AnimatorsCGI

Things That Didn’t Need to Be CG: Rosie the Robot [UPDATED]

A new series of ads for Brilux cleaning supplies resurrects Hanna-Barbera’s Rosie the Robot in CGI. The character is removed from her futuristic context on The Jetsons and dropped into a contemporary scene of Brazilian upper class domesticity.

It’s less a question of whether it’s well done or not, and more a question of why. Sure, there was some novelty value a decade ago when computer animated versions of drawn cartoon characters were all the rage. But do audiences still find this type of thing interesting or do creatively bankrupt ad agencies keep shoving it down our throats because they can’t come up with anything better? When you’re scraping the bottom of the barrel with Rosie the Robot and Charlie the Tuna, it might be time to come up with a new idea.

UPDATED: The creative director of the campaign, Aliwton Carvalho, has provided some valuable background info on the spots:

The story is less about Rosie or The Jetsons and more about the social revolution happening right now in Brazil. A year ago, a constitutional amendment, which extended the country domestic workers’ rights, was approved by the Parliament, causing middle class to increase participation in performing the household tasks themselves, just like it happens at more developed countries. So the main subject here is the concept and the discussion we’re trying to fuel and sponsor. So we wanted realism. At first we even considered creating a new, generic robot. Later we opted for Rosie because her personality fits the campaign speech beautifully. And, I’m sorry for that, but we also thought it would be fun to reimagine Rosie as a real thing. ;)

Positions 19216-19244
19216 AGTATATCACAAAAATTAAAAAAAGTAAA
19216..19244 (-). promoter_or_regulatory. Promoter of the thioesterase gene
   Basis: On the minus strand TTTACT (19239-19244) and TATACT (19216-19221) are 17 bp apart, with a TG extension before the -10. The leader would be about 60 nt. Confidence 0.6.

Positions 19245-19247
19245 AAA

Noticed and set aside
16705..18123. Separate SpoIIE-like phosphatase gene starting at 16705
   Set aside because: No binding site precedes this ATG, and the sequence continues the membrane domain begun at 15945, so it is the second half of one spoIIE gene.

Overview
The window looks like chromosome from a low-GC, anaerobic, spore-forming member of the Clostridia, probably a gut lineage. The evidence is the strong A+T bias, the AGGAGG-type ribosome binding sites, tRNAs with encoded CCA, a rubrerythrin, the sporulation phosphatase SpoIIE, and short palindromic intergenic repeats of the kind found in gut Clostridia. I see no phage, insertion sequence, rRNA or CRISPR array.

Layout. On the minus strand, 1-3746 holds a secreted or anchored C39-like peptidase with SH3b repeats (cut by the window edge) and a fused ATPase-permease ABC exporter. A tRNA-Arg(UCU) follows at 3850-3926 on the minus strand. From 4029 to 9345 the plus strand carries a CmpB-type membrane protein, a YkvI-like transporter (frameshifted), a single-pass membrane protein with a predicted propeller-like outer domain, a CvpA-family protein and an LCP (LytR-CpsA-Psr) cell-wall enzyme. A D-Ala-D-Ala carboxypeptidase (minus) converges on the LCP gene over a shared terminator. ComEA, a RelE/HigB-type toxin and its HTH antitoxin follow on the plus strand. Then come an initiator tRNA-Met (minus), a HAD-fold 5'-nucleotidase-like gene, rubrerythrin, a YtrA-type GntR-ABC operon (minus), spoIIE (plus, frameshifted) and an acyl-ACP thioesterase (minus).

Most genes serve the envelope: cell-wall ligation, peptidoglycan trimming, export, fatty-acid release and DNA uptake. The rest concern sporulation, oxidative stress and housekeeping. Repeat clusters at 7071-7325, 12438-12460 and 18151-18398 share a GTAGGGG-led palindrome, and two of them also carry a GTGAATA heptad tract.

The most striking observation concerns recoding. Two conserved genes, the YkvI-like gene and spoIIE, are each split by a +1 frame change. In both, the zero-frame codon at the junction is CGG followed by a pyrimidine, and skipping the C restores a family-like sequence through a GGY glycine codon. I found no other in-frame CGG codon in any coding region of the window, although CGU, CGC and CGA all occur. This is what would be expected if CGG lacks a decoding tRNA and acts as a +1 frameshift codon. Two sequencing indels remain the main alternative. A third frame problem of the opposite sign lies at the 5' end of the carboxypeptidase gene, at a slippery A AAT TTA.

CREDITS
Agency: Gruponove
Creative direction: Aliwton Carvalho, Gustavo Rêgo
Art direction: Athos Bernardo, Eduardo Fialho, Ricardo Barros
Writing: Aliwton Carvalho, Ana Emília Mesquita, Lucas David, Vinícius Bandeira
Artwork: Helton Rodrigues, Horst Lambert, Jader Melo
Planning: Eduardo Breckenfeld, Marília Lacerda, Manoela Neves
Atendimento(?): Giovanni Di Carlli, Fernanda Navarro
Graphic production: Carlos “Jovem” Oliveira, Judite Campos
RTVC Production: Julia Menescal e Jéssica Paraíso
Media: Pablo Fernandes e Naciara Figueiredo
Video production: Paranoid
Scene director: Luis Carone
Executive director: Ducha Lopes
3D and post-production: Jonathan Post
Photography and image processing: Techno Image

(Thanks, Alysson Simplicio, via Cartoon Brew’s Facebook page)